Mary Gray is the author of In Your Face: Stories from the Lives of Queer Youth (Haworth Press, 1999) and Out in the Country: Youth, Media, and Queer Visibility in Rural America (NYU Press, 2009). She received her PhD from the Department of Communication at University of California, San Diego.

Wednesday, April 29th: Ethnography | A prototype – Alberto Corsín Jiménez

Jiménez SED event poster

WEDNESDAY, April 29th
4:00 – 6:00 PM

Join SED for a talk by Alberto Corsín Jiménez, Associate Professor in Social Anthropology at the Spanish National Research Council (CSIC) in Madrid. Professor Jiménez will discuss the politics of prototyping at the intersection of ethnographic design and free culture activism. This talk describes a long-term collaborative project with a variety of free culture activists in Madrid: digital artists, Occupy assemblies and guerrilla architectural collectives. Coming of age as Spain walked into the abyss of the economic crisis, Jiménez describes how the research team was forced to re- function the ethnographic project into a ‘prototype’- a notion borrowed from free culture activism. These ethnographic prototypes allowed the team to argue with collaborators *about* the city at the same time as we argued *through* the city. Providing a symmetrical counterpoint to the actions of free culture hackers elsewhere in the city, these anthropological prototypes were both a cultural signature of the radical praxis taking place in Madrid today and its expressive infrastructure.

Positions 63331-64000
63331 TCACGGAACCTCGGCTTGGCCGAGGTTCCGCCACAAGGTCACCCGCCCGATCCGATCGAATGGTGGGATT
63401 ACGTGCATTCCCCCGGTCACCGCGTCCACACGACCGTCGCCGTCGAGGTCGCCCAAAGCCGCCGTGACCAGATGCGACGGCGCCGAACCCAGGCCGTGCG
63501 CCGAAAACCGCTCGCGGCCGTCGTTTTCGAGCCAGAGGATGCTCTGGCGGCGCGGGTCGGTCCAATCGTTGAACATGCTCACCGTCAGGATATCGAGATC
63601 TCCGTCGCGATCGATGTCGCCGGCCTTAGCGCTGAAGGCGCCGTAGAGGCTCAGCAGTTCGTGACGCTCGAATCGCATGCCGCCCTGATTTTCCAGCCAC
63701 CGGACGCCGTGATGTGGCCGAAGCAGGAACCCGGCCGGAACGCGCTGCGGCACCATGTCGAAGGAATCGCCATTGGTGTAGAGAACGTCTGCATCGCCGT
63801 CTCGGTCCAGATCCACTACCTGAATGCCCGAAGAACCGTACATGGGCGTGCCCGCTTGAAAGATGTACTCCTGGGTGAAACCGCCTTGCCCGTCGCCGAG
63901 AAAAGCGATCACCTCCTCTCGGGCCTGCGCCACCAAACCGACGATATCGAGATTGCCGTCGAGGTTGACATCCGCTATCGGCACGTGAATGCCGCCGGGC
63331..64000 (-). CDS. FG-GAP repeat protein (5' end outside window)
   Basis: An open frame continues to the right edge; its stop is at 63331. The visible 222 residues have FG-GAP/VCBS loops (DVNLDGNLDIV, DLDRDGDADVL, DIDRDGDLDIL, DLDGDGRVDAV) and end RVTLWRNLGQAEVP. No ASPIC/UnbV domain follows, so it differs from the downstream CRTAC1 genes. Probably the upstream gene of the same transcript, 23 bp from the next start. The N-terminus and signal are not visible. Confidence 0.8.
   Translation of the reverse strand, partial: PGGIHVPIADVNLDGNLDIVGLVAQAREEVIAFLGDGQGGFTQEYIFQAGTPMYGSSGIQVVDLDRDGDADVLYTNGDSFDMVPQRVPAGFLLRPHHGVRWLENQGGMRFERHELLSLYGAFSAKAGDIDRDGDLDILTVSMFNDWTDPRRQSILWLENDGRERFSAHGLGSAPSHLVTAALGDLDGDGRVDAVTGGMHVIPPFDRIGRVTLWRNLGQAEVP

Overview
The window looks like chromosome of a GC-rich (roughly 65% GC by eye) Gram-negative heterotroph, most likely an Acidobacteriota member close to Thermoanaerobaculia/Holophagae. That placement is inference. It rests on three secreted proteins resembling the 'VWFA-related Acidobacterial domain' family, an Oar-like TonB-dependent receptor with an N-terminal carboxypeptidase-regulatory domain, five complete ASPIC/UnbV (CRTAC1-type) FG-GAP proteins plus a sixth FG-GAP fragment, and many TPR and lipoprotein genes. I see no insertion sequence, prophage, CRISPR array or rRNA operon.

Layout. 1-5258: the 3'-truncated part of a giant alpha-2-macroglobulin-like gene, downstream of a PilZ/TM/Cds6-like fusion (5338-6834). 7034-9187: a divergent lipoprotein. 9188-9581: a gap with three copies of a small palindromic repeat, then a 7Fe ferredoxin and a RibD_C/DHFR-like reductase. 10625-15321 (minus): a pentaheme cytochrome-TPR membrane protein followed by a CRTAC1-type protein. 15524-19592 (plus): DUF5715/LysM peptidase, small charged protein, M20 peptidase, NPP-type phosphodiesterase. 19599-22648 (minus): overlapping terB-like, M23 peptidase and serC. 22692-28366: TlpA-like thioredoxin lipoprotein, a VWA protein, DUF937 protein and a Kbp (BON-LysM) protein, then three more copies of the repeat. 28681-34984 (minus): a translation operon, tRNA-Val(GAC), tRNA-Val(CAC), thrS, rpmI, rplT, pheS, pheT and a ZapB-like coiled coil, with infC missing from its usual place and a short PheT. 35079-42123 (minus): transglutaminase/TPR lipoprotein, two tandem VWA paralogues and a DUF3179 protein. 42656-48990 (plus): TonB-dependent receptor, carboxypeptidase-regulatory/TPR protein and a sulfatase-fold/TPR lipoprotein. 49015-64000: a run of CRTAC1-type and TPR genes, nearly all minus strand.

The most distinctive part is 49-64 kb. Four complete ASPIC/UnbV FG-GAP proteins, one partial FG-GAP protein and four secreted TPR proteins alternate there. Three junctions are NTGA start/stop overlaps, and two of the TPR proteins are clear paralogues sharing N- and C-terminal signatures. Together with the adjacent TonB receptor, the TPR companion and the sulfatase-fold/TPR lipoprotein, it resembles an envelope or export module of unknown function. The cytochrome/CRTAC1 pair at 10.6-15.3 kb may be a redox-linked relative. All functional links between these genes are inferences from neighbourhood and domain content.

Alberto Corsín Jiménez has recently completed a book, A trompe l’oeil anthropology for a common world (Berghahn 2013), and edited a special issue on “Prototyping Cultures” for the Journal of Cultural Economy (2014). He is also the editor of Culture and well-being: anthropological approaches to freedom and political ethics (Pluto 2008) and The anthropology of organisations (Ashgate 2007). He is a founding member of Ciudad Escuela (, an open-source urban pedagogical platform.g.

Suggested Reading:

Upcoming Event Monday March 10th: James Holston’s Social Apps Lab

Holston Poster New